Pakistanis condemn US airstrike

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Tuesday, January 17, 2006

Pakistani tribesmen numbering in the thousands protested and some set fire to the office of a U.S. related agency as the people and government of Pakistan for the second consecutive day on Sunday expressed their anger over U.S. attacks on Pakistani civilians along the frontier.

Many major cities in Pakistan were affected by the protests. In the largest city of Karachi, the crowd was estimated at 10,000, with chants of "Death to America" and "Stop bombing against innocent people." Riot police were deployed, but there were no reports of violence.

In a nationally broadcasted speech on Sunday by President Pervez Musharraf , he made no reference to the Friday air strike. "If we keep sheltering foreign terrorists here ... our future will not be good. Remember what I say," he said.

Pakistan's Information Minister, Sheikh Rashid Ahmed, said the attack was "highly condemnable" and that his government wanted "to assure the people we will not allow such incidents to reoccur."

Liaqat Baluch, a lawmaker from Mutahida Majlis-e-Amal, said "We demand that Pervez Musharraf resign and American troops vacate all parts of Pakistan and go out of Afghanistan and Iraq." Sahibzada Haroon ur Rashid, a lawmaker from a hardline Islamic party, called the attack "open terrorism."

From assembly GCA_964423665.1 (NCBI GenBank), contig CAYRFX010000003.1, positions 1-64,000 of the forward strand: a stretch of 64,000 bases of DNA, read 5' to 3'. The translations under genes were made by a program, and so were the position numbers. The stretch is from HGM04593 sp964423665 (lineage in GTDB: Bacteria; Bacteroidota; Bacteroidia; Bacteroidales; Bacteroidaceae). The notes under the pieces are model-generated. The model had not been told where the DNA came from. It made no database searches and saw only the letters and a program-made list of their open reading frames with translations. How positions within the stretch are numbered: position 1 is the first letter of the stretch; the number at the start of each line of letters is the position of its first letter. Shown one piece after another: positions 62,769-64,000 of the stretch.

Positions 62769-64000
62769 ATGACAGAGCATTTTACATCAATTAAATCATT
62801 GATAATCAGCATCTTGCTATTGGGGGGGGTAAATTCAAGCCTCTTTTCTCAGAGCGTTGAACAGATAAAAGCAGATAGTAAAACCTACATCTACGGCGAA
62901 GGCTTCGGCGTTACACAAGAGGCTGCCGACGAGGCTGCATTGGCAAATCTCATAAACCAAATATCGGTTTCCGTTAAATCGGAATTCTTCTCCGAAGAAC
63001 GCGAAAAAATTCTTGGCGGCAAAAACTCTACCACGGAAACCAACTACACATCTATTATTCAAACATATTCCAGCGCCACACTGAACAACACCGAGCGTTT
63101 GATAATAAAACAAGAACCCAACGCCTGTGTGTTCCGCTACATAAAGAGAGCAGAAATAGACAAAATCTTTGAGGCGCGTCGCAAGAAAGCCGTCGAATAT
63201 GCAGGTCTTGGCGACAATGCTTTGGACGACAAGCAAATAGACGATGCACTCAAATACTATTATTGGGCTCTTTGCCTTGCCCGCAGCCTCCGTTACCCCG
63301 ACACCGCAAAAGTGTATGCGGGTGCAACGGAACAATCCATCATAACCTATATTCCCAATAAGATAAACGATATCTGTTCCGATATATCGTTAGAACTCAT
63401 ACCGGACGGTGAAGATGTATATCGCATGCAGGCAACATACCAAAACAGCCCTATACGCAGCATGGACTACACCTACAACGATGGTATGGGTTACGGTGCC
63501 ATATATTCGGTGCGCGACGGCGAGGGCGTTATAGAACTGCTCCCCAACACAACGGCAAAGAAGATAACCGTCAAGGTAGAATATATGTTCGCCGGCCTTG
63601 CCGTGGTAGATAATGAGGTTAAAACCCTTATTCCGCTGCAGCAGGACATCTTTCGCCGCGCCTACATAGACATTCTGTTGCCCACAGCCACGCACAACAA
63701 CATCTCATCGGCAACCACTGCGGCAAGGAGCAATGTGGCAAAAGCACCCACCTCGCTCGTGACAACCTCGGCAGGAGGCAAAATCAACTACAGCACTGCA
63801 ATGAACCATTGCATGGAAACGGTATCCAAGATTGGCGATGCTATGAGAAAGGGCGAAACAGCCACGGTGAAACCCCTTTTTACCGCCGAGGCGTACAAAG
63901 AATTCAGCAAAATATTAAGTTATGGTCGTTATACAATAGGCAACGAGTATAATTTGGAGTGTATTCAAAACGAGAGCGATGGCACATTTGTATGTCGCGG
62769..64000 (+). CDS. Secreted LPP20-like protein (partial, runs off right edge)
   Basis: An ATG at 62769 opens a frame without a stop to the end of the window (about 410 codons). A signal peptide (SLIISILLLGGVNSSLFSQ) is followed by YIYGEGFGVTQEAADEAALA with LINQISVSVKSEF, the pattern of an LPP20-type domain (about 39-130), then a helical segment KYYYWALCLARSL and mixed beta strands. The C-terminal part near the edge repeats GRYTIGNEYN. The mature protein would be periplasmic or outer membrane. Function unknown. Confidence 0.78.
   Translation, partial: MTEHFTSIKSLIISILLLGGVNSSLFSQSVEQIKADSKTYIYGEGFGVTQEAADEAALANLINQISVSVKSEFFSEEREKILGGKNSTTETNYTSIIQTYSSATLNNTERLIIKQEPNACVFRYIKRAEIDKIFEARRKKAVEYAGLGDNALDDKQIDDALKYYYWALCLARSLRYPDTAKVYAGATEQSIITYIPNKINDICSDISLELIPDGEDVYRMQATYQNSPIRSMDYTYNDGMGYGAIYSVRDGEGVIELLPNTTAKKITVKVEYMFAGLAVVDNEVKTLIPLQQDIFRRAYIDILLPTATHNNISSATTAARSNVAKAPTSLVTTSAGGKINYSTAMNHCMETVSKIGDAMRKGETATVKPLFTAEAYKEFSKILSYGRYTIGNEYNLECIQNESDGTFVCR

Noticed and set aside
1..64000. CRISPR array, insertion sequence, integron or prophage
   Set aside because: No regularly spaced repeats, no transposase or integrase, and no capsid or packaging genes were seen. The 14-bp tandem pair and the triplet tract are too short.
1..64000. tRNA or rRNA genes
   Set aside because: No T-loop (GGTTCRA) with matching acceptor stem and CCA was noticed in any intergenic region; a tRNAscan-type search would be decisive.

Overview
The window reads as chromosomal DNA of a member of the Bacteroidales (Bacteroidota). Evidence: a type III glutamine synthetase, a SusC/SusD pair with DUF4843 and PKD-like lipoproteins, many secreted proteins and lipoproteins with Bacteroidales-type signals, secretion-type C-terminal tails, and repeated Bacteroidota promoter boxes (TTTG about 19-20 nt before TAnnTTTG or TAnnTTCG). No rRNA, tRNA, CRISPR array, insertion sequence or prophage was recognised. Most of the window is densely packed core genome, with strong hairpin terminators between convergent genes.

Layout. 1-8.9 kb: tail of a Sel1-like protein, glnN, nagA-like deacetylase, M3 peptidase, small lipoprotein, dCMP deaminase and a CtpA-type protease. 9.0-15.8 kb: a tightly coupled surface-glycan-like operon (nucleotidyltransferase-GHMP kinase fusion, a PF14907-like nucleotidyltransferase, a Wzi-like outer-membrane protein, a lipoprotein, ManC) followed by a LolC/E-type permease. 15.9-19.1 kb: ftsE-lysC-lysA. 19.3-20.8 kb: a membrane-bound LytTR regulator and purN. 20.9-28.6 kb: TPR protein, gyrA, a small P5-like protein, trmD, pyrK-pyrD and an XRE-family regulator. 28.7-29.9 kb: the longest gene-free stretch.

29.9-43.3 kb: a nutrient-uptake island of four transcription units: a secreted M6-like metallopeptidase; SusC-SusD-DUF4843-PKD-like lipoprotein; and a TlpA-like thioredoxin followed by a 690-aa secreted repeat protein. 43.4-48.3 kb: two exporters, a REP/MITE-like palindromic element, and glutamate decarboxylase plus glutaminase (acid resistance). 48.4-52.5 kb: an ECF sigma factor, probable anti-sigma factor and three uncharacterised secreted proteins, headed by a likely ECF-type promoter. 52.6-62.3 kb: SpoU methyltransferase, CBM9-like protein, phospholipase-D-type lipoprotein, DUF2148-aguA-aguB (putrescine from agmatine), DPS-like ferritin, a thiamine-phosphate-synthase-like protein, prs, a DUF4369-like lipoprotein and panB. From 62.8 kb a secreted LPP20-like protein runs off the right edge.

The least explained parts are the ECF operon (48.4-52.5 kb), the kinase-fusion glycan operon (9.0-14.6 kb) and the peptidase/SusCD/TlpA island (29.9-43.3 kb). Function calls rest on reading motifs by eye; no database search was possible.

Protests opposing the government's participation in the U.S.-led war on terror, and the recent series of U.S. attacks along the frontier that killed civilians were held nationwide. Shahid Shamsi, a spokesman for the anti-American religious coalition that organized the rallies announced more and bigger protests in the days to come. He said "Pakistani civilians, including children, were killed," and explained that "principles cannot be broken in the name of (fighting) terrorism."

Unnamed sources in the United States indicate that the missile strikes were intended to assassinate specific Al-Queda members.

The Pakistani Prime Minister Shaukat Aziz of the ruling Muslim League (Q) party demanded an apology from the United States on Monday. He also said his scheduled trip to the United States will proceed as planned. He will leave Tuesday for talks there on security issues, and meet with business leaders to garner foreign investment.

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